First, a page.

Under natural growth conditions, winter wheat is simultaneously exposed to cold weather and short photoperiod conditions in winter and then transits from the vegetative to reproductive growth in the next spring. Comparison of miRNA expression at winter dormancy and the three-leaf stage might reveal miRNAs essential for cold acclimation and/or miRNAs responsive to a short photoperiod. Compared to the three-leaf stage, miR7767-5p, miR1509b, miR319b-3p, miR1125, miR4410, miR9664-3p, and eight novel miRNAs (novel_miR354, novel_miR1620, novel_miR193, novel_miR1202, novel_miR2079, novel_miR1356, novel_miR2129, and novel_miR1818) in leaves were suppressed at the winter dormancy stage, whereas miR164a, miR165/166, miR1130b-3p, miR169f-3p, miR5048-5p, miR5200a-3p, miR9652-5p, and eight novel miRNAs (novel_miR678, novel_miR1544, novel_miR1826, novel_miR1250, novel_miR1615, novel_miR1372, novel_miR1686, and novel_miR2745) were significantly induced in winter and were suppressed at the spring green-up stage (Figure 2). These data specify the potential regulatory function of miRNAs in modulating the growth and development of wheat at the winter dormancy stage.
To validate the expression profiles obtained by sRNA-Seq, the RNA samples were first polyadenylated and then reverse-transcribed to cDNA. Eighteen DEG miRNAs were randomly selected for verification by qRT-PCR; three of them failed due to multiple amplification products. The expression patterns of the remaining 15 miRNAs detected by qRT-PCR were consistent or partially consistent with those determined by deep sequencing, although the fold change in expression varied between the sRNA-Seq and qRT-PCR results (Figure 3). Previous studies have shown that miR156 is highly expressed in juvenile plants and is suppressed in adult plants. Compared with the three-leaf stage, the expression of miR156a-5p at the spring green-up stage and jointing stage was relatively low by both sRNA-Seq and qRT-PCR, while the downregulation pattern at the winter dormancy stage detected by qRT-PCR was not observed by sRNA-Seq (Figure 3), probably due to the two mismatches allowed during the annotation of known miRNAs.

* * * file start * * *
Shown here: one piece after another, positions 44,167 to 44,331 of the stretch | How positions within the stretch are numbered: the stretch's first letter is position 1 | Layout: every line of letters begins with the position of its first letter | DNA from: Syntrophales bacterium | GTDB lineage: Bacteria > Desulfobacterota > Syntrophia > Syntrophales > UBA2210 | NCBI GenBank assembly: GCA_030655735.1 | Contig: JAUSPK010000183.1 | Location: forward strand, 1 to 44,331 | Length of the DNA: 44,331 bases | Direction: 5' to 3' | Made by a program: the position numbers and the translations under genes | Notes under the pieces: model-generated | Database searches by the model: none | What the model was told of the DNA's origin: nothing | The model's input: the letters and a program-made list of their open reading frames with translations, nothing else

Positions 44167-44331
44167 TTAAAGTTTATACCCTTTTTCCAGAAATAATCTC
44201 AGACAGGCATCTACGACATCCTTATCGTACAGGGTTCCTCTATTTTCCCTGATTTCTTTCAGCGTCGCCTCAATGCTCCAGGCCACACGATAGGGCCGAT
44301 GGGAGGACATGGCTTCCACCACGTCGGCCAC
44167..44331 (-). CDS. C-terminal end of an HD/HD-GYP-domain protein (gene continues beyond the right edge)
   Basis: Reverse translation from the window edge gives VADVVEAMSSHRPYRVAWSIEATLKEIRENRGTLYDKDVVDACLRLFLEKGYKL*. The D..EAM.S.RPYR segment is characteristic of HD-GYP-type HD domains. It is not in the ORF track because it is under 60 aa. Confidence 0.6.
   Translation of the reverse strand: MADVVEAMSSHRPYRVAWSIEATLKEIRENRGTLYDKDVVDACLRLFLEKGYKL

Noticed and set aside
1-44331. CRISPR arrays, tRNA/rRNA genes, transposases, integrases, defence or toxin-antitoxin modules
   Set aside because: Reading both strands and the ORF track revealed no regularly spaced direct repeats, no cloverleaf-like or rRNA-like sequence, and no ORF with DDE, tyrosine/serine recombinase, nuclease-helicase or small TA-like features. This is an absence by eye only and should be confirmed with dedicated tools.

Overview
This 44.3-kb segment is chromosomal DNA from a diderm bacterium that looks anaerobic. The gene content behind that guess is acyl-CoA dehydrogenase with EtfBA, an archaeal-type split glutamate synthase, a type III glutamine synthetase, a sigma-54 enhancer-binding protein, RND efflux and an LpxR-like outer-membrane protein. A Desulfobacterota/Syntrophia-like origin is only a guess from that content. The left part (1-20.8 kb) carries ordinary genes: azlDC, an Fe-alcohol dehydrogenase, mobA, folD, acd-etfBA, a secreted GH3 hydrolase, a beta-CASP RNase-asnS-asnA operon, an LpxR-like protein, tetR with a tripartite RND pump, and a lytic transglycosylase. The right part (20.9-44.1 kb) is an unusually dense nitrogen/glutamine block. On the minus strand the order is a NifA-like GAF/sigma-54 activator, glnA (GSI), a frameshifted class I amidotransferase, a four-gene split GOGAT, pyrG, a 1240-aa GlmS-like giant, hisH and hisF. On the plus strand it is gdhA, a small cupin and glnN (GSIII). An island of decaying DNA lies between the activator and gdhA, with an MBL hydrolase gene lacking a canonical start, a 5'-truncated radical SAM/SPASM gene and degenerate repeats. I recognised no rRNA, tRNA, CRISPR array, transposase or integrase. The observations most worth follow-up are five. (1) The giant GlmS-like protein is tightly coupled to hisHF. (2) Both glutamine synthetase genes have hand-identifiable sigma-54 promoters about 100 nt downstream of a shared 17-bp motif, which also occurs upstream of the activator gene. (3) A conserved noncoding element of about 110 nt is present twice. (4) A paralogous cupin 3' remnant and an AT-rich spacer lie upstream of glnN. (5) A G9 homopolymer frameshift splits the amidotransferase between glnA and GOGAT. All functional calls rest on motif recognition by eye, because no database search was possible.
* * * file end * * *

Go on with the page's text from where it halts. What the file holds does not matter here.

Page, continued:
Figure 3 Validation of differentially expressed known and novel miRNAs derived from high-throughput sequencing by qRT-PCR.
Prediction of Potential Target Genes of Known and Novel miRNAs
Identification of miRNA target transcripts is essential to comprehensively understand miRNA-mediated gene regulation. Potential target transcripts for the known and novel miRNAs from wheat were predicted using the PsRobot pipeline (only those with alignment scores between the query miRNA and targets less than 2.5 were considered). Consequently, 4,780 targets for 224 known miRNAs and 1,467 targets for 48 novel miRNAs and 25 putative miRNAs were predicted (Supplemental Tables S7–S8). A number of targets were found to be TFs, including MYB TFs (target of miR159), homeobox-leucine zipper protein (target of miR164), TF IIIB 90 kDa subunit (target of miR394), and MADS-box TF (target of miR444). Other conserved miRNA targets, including transport inhibitor response 1 (target of miR393), auxin response factor (target of miR160 and miR167), sulfate transporter 2 (target of miR395), laccase (target of miR397), and Cu/Zn superoxide dismutase (SOD, target of miR398) were also found (Supplemental Table S7). In addition to the well-documented conserved targets, three VRN3 genes were also predicted as targets of miR5200 (Supplemental Table S7). Many novel targets were also predicted for known and novel miRNAs. Although most of the predicted miRNA–target relationships need to be further validated experimentally, these results strongly suggest that wheat miRNAs are involved in the regulation of various biological processes, like plant architecture, development, and biotic and abiotic stress response.
Using the RLM-5′RACE technique, eight genes were verified as bona fide miRNA targets (Table 3 and Figure 4). Among them, two conserved targets for miR171 (TRIAE_CS42_6AL_TGACv1_472660_AA1524550.1, scarecrow-like protein) and miR172 (TRIAE_CS42_2AL_TGACv1_097448_AA0324210.1, AP2-like ethylene-responsive TF) were verified. Four novel targets for Pooideae-specific/wheat-specific miRNAs were validated. miR1127 was found only in wheat and Brachypodium distachyon; we confirmed that this miRNA targets TRIAE_CS42_5BS_TGACv1_423630_AA1380910, a disease resistance protein, RGA1. miR5181, miR9662a-3p, and miRNA9674 were found in wheat, and its progenitor, Aegilops tauschii, TRIAE_CS42_4DL_TGACv1_343545_AA1136340 (a predicted protein), TRIAE_CS42_6DS_TGACv1_542718_AA1728780 (transcription termination factor mTERF15), and TRIAE_CS42_6BS_TGACv1_513439_AA1641660 (protein Rf1, mitochondrial-like) were verified as their corresponding targets. Notably, targets for two novel miRNAs were also verified. TRIAE_CS42_3B_TGACv1_220641_AA0713280 (integrator complex subunit 9) and TRIAE_CS42_2AS_TGACv1_113055_AA0350560 (beta-galactoside alpha-2, 3-sialyltransferase) were targeted by novel_miR692-5p and novel_miR84, respectively. It is worth noting that no miRNA* was detected for novel_miR84, but its precursor has a perfect fold-back structure (Supplemental File S2).
Figure 4 Validation of known and novel miRNA targets using RLM-5’RACE assay. Arrows indicate the cleavage sites detected by RLM-5’RACE.